>The Globalization Reader Chapter 38 Summary for Global Media Class


>The following is to be read to my class as a summary of Chapter 38 of “The Globalization Reader” Edited by Frank J. Lechner and John Boli.
The Chapter’s title is “Cultural Imperialism” by John Tomlinson. On page 317 of the book.
The summary is only for the second part in which the writer seems to argues with another writer, Hamelink.
P.S. ANYTHING WRITTEN IN ITALICS IS MY OPINION AND IT IS AN AMATEUR OPINION WITHOUT THE SCIENTIFIC BACKGROUND AND WEIGHT OF THE WRITERS MENTIONED BELOW.
 
Summary:

THIS CHAPTER ARGUES about the effects that international media have on different cultures than the one they were produced to. |||Some people consider this an imperialistic cultural behavior, either intended or not to influence another group of people (usually ethnic groups or countries) creating a kind of cultural colony.|||

THE THEORIES BY Hamelink is that the culture of the receivers is destroyed by the foreign (media) products, but the writer disagrees, with the fact that the interpretation by the locals would differ from the original intented interpretation.||| Personally I agree with the writer, as the message is received in a different cultural background, but also some parts of the message are perceived as intended. However, both of the translations of the message can have effects in a culture changing it to the standard role models of the product or a mixed kind that will create a new variation of the role model.|||

IT ALSO ARGUES about the homogenization of cultures (which means to merge into one), without giving any answer, but still arguing with Hamelink. Then he answers to Hamelink’s argument about the need for autonomy as a matter of survival for the different conditions of each place, saying that the modern society is different that more primal societies in the aspects of survival. |||Modern societies  survive through a local AND  a global market, making them immune to some survival aspects of the previous societies, as they are not as example suffer from lack of food in case of flood because they can buy foods from other places.||| The writer continues arguing, because he points the problem of Hamelink’s point of view as an one-sided view in cultural behavior which is a lot more than that and cannot be perceived as a sole creation of survivalist logic.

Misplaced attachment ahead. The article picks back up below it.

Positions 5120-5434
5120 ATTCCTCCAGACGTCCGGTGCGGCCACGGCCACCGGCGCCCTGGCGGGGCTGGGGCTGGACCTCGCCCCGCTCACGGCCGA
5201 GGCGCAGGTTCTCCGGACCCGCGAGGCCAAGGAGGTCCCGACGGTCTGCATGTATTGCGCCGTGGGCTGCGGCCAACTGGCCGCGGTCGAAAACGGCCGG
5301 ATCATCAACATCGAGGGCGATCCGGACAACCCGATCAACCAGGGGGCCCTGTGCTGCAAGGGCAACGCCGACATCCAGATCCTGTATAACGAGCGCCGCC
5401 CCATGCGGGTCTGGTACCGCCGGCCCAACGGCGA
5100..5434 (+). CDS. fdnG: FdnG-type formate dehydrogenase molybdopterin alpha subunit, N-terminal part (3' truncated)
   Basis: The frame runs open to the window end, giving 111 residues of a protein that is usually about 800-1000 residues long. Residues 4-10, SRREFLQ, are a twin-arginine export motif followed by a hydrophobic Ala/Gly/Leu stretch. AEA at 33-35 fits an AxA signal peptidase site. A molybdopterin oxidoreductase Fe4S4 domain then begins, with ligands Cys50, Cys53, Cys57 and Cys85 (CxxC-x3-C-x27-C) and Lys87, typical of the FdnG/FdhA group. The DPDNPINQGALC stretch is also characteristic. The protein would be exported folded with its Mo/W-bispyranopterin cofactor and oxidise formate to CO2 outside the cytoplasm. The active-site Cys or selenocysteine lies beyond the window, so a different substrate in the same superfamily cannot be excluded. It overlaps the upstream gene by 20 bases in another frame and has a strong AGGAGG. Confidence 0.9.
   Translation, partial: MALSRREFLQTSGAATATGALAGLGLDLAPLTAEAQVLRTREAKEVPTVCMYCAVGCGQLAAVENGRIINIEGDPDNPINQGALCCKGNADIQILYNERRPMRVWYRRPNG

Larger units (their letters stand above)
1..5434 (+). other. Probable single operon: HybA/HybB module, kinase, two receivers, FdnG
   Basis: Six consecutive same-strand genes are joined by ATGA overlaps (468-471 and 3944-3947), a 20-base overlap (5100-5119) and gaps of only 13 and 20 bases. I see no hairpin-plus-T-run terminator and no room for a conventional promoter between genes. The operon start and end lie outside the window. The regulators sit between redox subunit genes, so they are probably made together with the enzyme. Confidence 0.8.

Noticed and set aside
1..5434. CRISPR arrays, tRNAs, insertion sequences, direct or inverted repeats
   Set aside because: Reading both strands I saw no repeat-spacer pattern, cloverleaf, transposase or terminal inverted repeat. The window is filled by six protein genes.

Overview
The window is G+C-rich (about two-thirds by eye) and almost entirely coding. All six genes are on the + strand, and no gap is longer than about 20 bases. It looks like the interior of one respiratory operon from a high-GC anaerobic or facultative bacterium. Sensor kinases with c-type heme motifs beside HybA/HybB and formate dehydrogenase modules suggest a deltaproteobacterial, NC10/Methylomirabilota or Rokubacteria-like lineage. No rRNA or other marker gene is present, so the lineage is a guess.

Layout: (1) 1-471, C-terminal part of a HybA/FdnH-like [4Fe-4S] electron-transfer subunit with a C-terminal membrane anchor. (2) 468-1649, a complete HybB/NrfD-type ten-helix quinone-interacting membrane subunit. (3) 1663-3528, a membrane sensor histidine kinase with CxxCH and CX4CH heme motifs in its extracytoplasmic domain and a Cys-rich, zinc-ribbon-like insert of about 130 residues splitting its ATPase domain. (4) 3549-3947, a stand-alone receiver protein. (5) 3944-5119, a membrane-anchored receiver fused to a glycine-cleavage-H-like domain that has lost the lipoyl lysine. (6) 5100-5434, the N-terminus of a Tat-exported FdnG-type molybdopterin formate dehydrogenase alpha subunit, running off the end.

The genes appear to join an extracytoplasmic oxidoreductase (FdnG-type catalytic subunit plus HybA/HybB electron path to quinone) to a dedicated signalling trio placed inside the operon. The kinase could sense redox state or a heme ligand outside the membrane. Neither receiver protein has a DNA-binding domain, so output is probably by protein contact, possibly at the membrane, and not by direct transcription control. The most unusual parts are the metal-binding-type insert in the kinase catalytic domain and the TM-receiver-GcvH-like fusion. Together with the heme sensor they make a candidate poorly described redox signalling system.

IN THE WRITER’S words:
“Cultural autonomy must address the autonomous choices of agents who make up a cultural community; there is no escaping this set of problems by appeal to functionality.”

FINALLY THE WRITER closes distinguishing the spread of a bad culture influence with the spread of uniformity. |||Agreeing with him, I would add that in a world becoming flat (as I am influenced by Thomas L. Friedman, to say), an international cultural and some merges in cultures (not full merges but partial ones) will be more and more common in the future, that is one because partly of the Americanization of the Film industry, the European Union as a whole and exchanging cultural in the European Continent and the newly found powers of the East that are coming to threaten the Western dominion.|||

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